If there is an ingredient that patently symbolizes the phenomenon of early globalization, it may be the potato. The potato is a starchy food, a tuber of the plant solanum tuberosum, and is a root vegetable native to the Americas. The potato was originally domesticated in present-day southern Peru, and the extreme north-western part of Bolivia approximately 7,000–10,000 years ago. There are about 5,000 potato varieties worldwide, but about three thousand of them are found in the Andes alone, mainly in Peru, Bolivia, Ecuador, Chile, and Colombia. Potatoes were introduced to Europe from the Americas by the Spanish in the second half of the 16th century, and from there to the rest of the world. The English word potato comes from the Spanish patata (the name used in Spain). The Royal Spanish Academy says the Spanish word is a hybrid of the Taíno batata (‘sweet potato’) and the Quechua papa (‘potato’). The name originally referred to the sweet potato although the two plants are not closely related. Today, potatoes are a staple food across the planet and an integral part of much of the world’s food supply. In the United States, Russet potatoes (Russet Burbank) are considered the ‘standard’ potato to make french fries (chips in many other English-speaking countries) and are widely available. Although medically associated with global obesity, cholesterol, and other health issues, who does not like fried potatoes from time to time? According to Maximize Market Research: “French fries are very much a trend because it is the most likable snack around the globe in all types of age groups. Ready to consume, frozen food demand is up 53% year over year, with frozen potatoes up 42%.” And “the North American region is expected to hold the highest share in the french fries’ treatment market.”
Where did french fries originate?
We know of the American origin of the potato but, are french fries actually French? It seems that Thomas Jefferson already had “potatoes served in the French manner” at a White House dinner in 1802. Additionally, food historian Pierre Leclercq asserts that “it is clear that fries are of French origin”. Fries are first mentioned in 1775 in a Parisian book, and the first recipe for modern french fries is in the French cookbook La Cuisinière Républicaine in 1795. But, apparently, in 1673, Francisco Núñez de Pineda mentioned eating “papas fritas” in 1629, but it is not known what exactly these were. Thus, fries may have been invented in Spain, the first European country in which the potato appeared from the New World colonies. Professor Paul Llegems believes that “Saint Teresa of Ávila of Spain cooked the first french fries” and refers also to the tradition of frying in Mediterranean cuisine as evidence. Yet, the Belgian journalist Jo Gérard claimed that “a 1781 family manuscript recounts that potatoes were deep-fried prior to 1680 in the Meuse valley in Belgium, as a substitute for frying fish when the rivers were frozen”. Ok, stop!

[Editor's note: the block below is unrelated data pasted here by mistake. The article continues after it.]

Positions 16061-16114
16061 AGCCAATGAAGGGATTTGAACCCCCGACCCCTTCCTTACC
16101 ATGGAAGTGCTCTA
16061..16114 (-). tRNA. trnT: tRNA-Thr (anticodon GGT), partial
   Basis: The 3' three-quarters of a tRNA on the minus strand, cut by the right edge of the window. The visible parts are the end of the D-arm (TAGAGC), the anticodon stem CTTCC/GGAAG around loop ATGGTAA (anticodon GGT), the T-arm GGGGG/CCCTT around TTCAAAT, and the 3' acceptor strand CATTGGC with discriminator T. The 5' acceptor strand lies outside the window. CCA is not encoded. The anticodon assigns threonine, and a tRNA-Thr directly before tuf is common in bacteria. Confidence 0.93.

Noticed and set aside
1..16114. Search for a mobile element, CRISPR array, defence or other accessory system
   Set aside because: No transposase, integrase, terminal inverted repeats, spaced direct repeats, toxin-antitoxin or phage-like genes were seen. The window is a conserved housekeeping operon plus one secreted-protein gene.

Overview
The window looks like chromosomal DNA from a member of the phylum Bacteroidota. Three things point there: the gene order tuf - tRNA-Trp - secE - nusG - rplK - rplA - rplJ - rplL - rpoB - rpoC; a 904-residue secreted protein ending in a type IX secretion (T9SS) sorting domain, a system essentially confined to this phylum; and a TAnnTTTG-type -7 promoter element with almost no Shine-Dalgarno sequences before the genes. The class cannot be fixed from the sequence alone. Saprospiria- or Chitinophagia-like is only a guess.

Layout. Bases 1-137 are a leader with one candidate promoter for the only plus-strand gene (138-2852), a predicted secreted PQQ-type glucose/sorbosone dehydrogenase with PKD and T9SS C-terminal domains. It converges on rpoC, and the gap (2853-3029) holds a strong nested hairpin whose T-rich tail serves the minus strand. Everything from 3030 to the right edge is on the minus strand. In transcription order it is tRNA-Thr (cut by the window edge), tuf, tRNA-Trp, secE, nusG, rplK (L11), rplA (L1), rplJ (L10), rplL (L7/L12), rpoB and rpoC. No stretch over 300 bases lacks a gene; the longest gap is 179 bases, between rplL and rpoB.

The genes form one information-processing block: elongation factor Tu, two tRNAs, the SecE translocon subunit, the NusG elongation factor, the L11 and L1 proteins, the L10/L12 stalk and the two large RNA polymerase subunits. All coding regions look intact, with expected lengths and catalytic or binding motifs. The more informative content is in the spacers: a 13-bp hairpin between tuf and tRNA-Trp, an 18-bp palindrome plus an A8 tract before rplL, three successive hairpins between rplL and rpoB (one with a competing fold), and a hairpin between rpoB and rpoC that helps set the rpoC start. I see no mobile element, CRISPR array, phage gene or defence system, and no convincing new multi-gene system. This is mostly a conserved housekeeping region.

How to cook the perfect french fries
Brasserie Les Halles was a French brasserie-style restaurant located on 15 John St. (between Broadway & Nassau St.) in Manhattan, New York City. Anthony Bourdain was the predecessor to the later executive chef of Brasserie Les Halles, Carlos Llaguno. The restaurant went bankrupt in August 2017. Anthony countless times referred to the french fries of the restaurant as the “best in the world”. We found Mr. Llaguno’s recipe on the internet:
Total Prep: Serves 4